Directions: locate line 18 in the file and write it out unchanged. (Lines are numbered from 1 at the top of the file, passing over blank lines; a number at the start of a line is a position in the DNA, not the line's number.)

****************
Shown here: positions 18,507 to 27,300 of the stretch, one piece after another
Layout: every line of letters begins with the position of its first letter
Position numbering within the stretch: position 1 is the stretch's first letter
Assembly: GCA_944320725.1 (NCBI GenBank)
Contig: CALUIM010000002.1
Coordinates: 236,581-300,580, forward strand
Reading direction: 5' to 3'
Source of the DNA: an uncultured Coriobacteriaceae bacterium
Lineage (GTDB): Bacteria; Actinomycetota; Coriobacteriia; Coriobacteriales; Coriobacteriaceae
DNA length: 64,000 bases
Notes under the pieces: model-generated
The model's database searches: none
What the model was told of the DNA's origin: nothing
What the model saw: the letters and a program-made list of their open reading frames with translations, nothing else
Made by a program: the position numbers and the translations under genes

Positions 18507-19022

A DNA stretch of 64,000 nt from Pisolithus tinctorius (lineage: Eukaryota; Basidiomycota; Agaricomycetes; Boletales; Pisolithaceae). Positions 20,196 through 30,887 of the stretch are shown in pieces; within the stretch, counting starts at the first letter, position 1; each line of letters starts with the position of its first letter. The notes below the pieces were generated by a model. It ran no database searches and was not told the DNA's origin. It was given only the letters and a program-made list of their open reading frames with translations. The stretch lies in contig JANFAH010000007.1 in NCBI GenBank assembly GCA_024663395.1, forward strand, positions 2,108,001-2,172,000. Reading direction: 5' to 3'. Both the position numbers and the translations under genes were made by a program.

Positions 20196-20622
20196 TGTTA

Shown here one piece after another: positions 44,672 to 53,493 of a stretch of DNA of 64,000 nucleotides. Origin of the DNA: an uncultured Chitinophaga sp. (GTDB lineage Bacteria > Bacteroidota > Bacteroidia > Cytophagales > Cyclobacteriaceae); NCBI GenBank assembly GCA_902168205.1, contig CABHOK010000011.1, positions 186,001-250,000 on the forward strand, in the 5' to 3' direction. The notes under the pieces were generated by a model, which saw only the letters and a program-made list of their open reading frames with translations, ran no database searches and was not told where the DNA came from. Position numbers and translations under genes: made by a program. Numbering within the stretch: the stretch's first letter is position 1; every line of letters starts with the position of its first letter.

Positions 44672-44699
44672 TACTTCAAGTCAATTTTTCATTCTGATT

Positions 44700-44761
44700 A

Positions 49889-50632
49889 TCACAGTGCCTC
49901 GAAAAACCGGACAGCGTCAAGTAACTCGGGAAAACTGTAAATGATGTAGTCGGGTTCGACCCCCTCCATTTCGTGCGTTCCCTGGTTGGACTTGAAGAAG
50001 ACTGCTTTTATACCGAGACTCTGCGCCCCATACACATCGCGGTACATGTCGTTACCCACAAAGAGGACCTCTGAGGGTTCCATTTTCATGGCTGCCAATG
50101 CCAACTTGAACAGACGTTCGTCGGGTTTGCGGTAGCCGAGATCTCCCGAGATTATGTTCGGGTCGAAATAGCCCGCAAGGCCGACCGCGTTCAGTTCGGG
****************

Positions 20196-20622